So instead of renting a web hosting service or to pay for a hosted blog I decided to use a VPS (virtual private server) and do everything on my own.

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I have got new wheels !

losenka Penny style cruiser wheels
Nice grip but look how wide it is.

As I stated in previous posts, in my neighborhood the asphalt is really rough and like to use really soft wheels. Until now I was using cruiser wheels that worked well but where too big (60mm) and of an inadequate shape. Plus they are quite heavy, which doesn’t help with my ollies.


So i looked for wheels that were at the same time soft, small enough and preferably cheap. I know Bones makes some pretty nice old school wheels for rough terrain wisely called Rough Rider but I couldn’t find them at a good price. But I tried something different, I found wheels originally made for quad rollers that were only 58mm big and with a soft durometer (78a). As they were pretty cheap (around 15€ a set) I bought them, I dont risk much.




As you can see on the picture bellow, they look more like regular skateboard wheels than the Penny style wheels I used until now.

Continue reading “I have got new wheels !”

I think I need a new deck !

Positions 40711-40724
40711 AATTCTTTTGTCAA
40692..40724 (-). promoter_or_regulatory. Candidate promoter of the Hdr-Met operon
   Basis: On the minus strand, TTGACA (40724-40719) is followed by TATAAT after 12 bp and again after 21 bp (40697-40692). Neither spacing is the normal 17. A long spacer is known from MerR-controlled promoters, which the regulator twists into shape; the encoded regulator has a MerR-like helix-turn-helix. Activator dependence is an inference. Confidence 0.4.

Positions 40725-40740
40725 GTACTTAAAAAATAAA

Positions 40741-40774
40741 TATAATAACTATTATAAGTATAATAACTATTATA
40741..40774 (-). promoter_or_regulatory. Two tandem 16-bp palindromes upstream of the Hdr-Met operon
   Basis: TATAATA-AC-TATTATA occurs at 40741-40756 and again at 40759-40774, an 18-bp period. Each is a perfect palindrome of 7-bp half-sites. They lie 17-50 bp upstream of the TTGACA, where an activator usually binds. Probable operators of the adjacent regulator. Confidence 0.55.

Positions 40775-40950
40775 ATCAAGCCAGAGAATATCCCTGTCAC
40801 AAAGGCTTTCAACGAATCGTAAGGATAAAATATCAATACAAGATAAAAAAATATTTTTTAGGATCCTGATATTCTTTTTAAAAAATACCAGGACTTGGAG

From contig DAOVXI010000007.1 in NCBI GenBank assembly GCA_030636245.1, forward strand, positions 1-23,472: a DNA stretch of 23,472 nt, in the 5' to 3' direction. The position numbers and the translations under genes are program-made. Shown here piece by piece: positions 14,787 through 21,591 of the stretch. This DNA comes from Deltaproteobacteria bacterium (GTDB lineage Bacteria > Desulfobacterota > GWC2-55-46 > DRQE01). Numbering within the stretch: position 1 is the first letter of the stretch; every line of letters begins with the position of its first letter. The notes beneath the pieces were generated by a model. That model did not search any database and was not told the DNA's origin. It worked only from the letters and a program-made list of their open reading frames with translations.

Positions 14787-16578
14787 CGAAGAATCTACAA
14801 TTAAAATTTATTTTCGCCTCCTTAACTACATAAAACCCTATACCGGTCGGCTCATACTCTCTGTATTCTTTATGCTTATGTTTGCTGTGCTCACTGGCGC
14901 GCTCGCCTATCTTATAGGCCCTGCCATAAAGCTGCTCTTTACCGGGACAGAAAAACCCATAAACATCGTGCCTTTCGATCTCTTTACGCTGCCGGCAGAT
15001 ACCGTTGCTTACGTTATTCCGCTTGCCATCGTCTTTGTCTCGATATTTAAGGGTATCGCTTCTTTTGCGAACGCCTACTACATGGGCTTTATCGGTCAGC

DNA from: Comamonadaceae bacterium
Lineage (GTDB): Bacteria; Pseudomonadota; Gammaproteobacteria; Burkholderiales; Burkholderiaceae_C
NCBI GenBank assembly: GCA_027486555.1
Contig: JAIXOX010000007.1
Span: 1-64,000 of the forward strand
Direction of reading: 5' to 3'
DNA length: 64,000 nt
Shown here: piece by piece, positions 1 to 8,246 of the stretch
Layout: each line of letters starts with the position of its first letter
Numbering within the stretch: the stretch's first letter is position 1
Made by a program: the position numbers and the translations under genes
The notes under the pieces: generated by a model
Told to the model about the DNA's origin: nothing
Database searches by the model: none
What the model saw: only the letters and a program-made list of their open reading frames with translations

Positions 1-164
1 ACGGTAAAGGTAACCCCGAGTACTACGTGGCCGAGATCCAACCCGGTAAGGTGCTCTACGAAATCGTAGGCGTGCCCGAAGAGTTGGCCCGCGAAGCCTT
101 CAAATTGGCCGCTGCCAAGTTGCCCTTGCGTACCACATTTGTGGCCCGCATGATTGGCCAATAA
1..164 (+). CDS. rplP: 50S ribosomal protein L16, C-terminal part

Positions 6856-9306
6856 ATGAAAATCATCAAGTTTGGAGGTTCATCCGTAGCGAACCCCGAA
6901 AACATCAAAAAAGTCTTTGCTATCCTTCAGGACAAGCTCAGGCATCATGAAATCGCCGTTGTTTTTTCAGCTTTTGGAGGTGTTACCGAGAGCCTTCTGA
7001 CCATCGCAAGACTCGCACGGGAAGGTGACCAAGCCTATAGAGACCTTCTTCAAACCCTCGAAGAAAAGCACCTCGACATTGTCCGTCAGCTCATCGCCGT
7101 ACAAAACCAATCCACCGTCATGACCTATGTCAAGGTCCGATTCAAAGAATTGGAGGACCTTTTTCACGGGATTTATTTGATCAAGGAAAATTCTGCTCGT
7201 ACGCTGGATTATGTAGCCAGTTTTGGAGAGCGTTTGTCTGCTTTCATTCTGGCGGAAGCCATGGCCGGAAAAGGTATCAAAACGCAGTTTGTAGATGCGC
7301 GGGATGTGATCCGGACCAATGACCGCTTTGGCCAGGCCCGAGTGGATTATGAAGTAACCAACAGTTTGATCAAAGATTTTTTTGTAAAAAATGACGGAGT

When I pressed this deck from maple veneer I had some problem with cross layers drinking a lot of glue and then swelling. I was scared that it would delaminate and I realized when I cut the deck that it did in some spots.

So I put some glue were it had delaminated and pressed it again, and it looked fixed for a while. But


with the heat and the usual abuse that a skateboard deck has to go trough some more delimitation showed up. I was not worried munch and continued using it. But last time I went skating, I landed hard with my foot on the nose while practicing ollies and I heard a crack…

I think I’m going to buy a deck instead of building it this time, industrial deck are lighter because they can apply more pressure than I do and so use less glue. But I still have board building projects like a LDP board and an old school pool deck.